NICEIC and ELECSA call for a re-think over Third Party Certification Scheme
NICEIC and ELECSA have called for a rethink of Third Party Inspection as electrical contractors’ voice their opposition to the scheme.
A recent survey of NICEIC and ELECSA registered contractors revealed that 78% of respondents believe the scheme will undermine their work. Just over 85% believe it weakens Part P of the building regulations with 85% also believing it will compromise safety in the home. Significantly, nearly 80% backed NICEIC and ELECSA’s decision to not operate a scheme.
“The feedback from our contractors has been overwhelming. Carrying out electrical installation work is dangerous. It should not be attempted by anyone without the appropriate knowledge and skills,” commented Emma Clancy, CEO of Certsure which operates the NICEIC and ELECSA brands.
“We believe, in its current guise, the third party certification scheme will encourage non qualified people to cut costs by carrying out the work themselves. Our message has always been clear; if you can’t check, test and inspect your own work you should not be carrying out the work in the first place."
“ In April 2013 DCLG announced amendments to the Building Regulations which set out the introduction of a third party certification for electrical work in homes. This would allow non-registered electricians or DIYers to carry out electrical work in the home, before having it checked and signed off by inspectors registered on a specialist scheme.
In late 2013 DCLG invited Competent Person Scheme operators to make an application to operate such a scheme. NICEIC and ELECSA chose not to apply believing it would encourage unsafe practices.
“NICEIC and ELECSA took the decision to not run a third party certification scheme because it undermines the 33,000 contractors who are registered with us,” added Emma.
“These are contractors who have chosen to have their work checked and assessed on a regular basis to prove their credentials and set themselves apart as skilled professionals. Householders should not attempt to install electrical work; it is the job of competent electricians to do it safely.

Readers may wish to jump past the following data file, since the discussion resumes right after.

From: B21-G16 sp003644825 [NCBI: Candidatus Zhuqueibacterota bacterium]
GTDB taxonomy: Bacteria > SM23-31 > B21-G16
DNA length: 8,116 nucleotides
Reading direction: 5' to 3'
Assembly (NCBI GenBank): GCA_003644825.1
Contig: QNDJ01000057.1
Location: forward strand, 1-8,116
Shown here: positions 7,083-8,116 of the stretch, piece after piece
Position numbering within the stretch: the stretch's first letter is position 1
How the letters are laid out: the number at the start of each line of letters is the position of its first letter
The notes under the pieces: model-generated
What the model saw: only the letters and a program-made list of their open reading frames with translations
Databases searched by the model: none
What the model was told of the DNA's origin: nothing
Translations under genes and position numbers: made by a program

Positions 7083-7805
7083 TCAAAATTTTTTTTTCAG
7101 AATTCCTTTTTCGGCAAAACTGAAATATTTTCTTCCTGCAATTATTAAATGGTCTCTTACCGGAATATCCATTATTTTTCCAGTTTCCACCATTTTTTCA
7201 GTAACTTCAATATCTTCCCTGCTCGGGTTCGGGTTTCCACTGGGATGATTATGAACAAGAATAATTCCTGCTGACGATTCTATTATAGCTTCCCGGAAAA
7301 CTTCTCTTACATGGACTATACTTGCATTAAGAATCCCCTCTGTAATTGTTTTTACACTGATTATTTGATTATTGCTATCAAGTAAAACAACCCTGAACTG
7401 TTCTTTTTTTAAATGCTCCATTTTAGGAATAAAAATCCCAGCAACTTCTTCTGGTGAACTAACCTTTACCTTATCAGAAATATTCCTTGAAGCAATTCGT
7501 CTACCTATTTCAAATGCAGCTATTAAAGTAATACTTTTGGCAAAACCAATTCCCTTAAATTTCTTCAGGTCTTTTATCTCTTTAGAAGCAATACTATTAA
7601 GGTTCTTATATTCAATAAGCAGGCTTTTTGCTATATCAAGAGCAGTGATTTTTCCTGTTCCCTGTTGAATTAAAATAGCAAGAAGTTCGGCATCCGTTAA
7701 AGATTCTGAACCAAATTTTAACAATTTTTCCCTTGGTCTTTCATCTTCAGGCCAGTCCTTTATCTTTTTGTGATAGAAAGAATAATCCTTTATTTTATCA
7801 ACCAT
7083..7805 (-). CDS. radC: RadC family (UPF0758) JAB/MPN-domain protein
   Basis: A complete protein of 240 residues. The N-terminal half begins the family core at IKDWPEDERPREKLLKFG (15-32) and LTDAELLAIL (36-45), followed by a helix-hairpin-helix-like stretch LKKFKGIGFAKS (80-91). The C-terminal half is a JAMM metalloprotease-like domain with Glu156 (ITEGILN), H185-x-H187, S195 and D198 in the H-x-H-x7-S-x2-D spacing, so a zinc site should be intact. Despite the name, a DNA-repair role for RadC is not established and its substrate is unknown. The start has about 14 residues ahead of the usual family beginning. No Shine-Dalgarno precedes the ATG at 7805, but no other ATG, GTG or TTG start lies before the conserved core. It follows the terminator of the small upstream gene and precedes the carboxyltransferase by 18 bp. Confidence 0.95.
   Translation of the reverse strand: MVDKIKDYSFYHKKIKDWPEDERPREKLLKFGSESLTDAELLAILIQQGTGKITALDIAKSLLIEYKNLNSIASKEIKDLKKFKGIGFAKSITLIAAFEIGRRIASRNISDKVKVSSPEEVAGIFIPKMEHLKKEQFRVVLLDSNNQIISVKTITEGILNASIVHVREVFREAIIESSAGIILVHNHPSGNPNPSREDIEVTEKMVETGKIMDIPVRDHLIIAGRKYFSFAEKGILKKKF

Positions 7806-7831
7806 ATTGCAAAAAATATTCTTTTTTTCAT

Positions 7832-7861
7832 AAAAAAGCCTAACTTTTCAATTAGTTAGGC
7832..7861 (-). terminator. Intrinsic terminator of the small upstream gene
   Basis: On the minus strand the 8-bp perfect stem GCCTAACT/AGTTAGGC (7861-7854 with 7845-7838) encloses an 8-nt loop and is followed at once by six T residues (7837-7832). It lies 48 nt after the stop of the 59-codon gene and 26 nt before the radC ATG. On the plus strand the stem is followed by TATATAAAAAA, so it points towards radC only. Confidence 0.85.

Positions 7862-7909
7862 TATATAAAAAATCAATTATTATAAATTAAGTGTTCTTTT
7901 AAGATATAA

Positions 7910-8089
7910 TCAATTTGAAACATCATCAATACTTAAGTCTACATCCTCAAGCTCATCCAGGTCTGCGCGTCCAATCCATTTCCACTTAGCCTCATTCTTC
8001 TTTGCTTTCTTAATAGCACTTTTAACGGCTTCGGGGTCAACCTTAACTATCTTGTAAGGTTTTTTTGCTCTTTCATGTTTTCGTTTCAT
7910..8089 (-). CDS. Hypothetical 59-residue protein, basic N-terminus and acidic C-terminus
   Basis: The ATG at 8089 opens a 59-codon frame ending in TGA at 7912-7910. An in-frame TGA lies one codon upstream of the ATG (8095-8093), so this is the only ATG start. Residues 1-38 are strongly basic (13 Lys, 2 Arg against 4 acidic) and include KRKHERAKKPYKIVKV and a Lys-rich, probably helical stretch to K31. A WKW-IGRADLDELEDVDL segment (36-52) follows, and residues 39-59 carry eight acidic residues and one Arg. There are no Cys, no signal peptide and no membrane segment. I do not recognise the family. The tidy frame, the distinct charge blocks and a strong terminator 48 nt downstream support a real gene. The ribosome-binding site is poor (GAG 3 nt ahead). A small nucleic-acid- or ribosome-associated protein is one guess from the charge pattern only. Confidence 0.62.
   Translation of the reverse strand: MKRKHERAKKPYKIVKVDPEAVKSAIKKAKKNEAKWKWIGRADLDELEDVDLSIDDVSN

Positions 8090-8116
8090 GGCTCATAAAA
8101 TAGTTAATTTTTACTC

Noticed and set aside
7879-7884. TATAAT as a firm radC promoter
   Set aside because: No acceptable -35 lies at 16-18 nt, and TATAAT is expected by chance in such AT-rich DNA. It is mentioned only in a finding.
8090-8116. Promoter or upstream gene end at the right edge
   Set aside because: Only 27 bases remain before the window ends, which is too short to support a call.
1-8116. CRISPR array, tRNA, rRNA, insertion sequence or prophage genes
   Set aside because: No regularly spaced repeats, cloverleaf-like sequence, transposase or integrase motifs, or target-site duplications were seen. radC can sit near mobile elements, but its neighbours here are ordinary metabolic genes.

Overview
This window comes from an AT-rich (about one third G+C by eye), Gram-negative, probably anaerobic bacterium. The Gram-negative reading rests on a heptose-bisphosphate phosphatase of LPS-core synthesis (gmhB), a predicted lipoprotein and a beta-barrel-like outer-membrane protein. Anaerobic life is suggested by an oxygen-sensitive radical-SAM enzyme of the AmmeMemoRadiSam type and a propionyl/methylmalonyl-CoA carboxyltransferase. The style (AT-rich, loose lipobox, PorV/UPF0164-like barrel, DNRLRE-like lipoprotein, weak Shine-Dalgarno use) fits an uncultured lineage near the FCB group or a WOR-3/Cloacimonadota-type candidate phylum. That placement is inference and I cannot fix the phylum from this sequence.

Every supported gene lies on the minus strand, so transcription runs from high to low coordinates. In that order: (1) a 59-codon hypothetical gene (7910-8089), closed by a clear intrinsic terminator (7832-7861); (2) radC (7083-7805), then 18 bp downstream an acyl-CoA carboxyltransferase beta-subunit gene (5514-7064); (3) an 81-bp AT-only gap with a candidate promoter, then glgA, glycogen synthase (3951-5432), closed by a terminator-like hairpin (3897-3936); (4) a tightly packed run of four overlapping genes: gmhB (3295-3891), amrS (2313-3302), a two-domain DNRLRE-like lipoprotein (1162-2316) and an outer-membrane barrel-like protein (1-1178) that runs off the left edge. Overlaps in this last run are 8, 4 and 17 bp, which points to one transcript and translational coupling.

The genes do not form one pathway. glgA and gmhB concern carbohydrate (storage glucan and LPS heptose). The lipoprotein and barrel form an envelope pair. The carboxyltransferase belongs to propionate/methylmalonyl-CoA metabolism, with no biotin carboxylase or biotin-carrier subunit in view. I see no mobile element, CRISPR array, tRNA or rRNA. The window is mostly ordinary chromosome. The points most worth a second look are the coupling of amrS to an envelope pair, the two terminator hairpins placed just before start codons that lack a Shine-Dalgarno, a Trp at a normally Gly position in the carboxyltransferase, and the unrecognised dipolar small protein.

“It is disappointing that the building regulations around electrical work in the home have been further confused and potentially weakened by the introduction of third party inspectors.“
DCLG is expected to hold a review of Part P in 2015 and Certsure will recommend that further consideration of the Third Party Certification scheme and how it will operate is a large part of this.
“The NICEIC and ELECSA brands have a rich history and heritage within the industry, going back more than 50 years. Part P and the Competent Persons Scheme continue to operate and there are now more than 40,000 registered contractors operating in England and Wales.
“When DCLG begins its review we will outline the safety concerns of those contractors who responded to our survey and be calling for changes to how the third party certification scheme operates. We have always been open to consultation on the matter.
“Any scheme should be based around safety and improving standards. Certsure is owned by a charity and a trade association so can make such decisions based on contractors’ concerns, rather than focus on shareholders return or profit,” concluded Emma.